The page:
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"Rockin' in the Free World" is a song by Neil Young,[1] released on his 1989 album Freedom.[2] Two versions of the song were released, similar to the song "Hey Hey, My My (Into the Black)" of Young's Rust Never Sleeps album, one of which is performed with a predominantly acoustic arrangement, and the other with a predominantly electric arrangement.


The song was first performed live on February 21, 1989 in Seattle with Young's band The Restless.[3]

In Jimmy McDonough's book Shakey, McDonough claims the song originated in one of Young's tours in the late 1980s. Young and Frank "Poncho" Sampedro purportedly saw newspaper photos of the Ayatollah Khomeini's body being carried to his grave as mourners were burning American flags in the street. Sampedro commented, "Whatever we do, we shouldn't go near the Mideast. It's probably better we just keep on rockin' in the free world." Young asked if Sampedro intended to use this idea as the basis of a song and when Sampedro said no, Young said that he would do so instead.[4] However Khomeini's death occurred months after the first live performance of the song.

The lyrics criticize the George H. W. Bush administration,[5] then in its first month, and the social problems of contemporary American life, while directly referencing Bush's famous "thousand points of light" remark from his 1989 inaugural address and his 1988 presidential campaign promise for America to become a "kinder, gentler nation." [3] Despite this, the song became the de facto anthem of the collapse of communism, because of its repeated chorus of 'Keep on rockin' in the free world'.Template:Fix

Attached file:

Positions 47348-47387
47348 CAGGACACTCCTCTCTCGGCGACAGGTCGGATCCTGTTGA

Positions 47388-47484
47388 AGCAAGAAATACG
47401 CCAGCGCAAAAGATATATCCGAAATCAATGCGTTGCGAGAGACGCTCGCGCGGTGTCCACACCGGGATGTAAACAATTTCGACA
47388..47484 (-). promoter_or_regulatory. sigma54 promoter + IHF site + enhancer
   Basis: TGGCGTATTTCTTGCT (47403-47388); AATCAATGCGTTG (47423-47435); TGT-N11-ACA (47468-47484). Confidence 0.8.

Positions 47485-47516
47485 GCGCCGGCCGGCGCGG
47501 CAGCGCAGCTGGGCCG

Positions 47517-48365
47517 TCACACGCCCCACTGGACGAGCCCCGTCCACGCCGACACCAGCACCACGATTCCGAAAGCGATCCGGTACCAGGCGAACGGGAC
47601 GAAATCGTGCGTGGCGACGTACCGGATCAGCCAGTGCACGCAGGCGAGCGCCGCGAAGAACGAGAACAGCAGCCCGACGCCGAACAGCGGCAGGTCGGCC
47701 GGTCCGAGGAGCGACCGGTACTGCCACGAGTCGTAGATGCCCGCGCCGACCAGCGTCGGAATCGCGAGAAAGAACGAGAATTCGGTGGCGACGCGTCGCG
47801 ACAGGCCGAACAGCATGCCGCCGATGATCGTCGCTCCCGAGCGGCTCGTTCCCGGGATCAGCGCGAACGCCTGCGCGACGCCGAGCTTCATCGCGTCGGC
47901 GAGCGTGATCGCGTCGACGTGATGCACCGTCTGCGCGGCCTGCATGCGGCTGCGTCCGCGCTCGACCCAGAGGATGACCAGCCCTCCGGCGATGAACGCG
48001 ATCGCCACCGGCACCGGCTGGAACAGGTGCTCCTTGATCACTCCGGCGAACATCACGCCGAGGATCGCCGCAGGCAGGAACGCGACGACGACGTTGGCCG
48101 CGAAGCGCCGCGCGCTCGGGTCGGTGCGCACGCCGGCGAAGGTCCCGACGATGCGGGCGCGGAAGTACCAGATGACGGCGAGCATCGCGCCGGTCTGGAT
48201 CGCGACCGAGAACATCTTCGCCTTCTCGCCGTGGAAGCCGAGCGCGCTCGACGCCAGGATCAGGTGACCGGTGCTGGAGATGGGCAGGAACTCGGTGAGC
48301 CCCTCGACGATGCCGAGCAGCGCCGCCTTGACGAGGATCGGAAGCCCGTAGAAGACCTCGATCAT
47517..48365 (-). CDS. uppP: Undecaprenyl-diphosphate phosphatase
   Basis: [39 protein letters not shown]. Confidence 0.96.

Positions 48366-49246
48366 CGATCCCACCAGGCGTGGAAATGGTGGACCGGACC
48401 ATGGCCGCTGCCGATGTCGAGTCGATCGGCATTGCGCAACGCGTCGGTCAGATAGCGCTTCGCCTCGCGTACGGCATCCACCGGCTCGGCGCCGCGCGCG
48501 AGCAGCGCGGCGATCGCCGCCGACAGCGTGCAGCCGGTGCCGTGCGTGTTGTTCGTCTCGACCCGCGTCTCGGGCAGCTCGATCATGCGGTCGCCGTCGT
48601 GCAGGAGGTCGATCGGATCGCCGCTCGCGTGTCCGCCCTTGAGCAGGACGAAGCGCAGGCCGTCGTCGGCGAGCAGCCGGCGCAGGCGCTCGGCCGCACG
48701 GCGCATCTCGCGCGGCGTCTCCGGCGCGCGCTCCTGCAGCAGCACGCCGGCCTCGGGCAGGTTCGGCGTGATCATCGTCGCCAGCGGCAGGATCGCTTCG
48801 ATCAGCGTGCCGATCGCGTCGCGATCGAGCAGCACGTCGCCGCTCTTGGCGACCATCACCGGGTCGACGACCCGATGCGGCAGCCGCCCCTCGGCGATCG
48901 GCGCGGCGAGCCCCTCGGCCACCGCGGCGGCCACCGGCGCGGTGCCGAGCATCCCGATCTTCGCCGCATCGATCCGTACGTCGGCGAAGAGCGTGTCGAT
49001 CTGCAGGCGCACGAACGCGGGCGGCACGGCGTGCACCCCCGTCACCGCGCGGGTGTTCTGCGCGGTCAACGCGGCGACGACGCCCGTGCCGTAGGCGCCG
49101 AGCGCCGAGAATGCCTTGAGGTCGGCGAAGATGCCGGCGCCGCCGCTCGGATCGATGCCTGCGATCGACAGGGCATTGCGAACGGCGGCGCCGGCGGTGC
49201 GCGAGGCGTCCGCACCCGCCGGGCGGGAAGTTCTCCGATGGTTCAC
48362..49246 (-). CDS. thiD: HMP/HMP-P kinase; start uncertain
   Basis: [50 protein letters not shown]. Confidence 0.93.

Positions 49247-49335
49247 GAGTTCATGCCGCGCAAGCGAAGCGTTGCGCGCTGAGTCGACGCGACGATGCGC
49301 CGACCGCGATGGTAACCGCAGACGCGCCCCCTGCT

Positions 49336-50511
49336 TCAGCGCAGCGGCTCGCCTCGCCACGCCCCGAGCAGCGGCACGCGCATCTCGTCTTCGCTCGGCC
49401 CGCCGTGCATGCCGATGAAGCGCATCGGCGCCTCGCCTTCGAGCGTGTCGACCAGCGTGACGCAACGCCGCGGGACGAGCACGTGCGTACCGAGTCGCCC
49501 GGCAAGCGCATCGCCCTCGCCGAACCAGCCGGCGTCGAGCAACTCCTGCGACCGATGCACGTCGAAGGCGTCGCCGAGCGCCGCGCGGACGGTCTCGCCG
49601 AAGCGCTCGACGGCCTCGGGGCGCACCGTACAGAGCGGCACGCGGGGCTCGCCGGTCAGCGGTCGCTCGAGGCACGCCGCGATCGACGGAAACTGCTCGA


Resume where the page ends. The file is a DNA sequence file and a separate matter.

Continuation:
The song is rated number 216 on Rolling Stone's 500 Greatest Songs of All Time and is included on Young's Greatest Hits (2004) release.


  • German singer-songwriter Gerhard Gundermann, who lived in communist East Germany at the time Young released the song, recorded "Alle oder keiner" ("Everyone or no-one") a version of the song with new lyrics, on his 1991 album Einsame Spitze.
  • Progressive metal legends Queensrÿche performed an acoustic version of the song on 27 April 1992 in LA, part of the MTV Unplugged series.
  • Finnish rock singer-songwriter Hector has covered the song in Finnish language as Vapaa maailma kun bailaa ("As the Free World Is Partying"). The lyrics follow almost verbatim the original. He hasn't recorded the song, but performs it on concerts.
  • Pearl Jam regularly covers this song in concert, playing it along with "Yellow Ledbetter" as the closer on election years. The band played the song as part of the 1992 MTV Unplugged performance and also alongside Young at the 1993 MTV Video Music Awards. The band played the song at the Air Canada Centre in Toronto as part of their 20th anniversary tour. Neil Young joined them onstage to play with the band.[6][7]
  • Van Halen performed a version of the song as an encore on their 1993 Right Here Right Now Tour.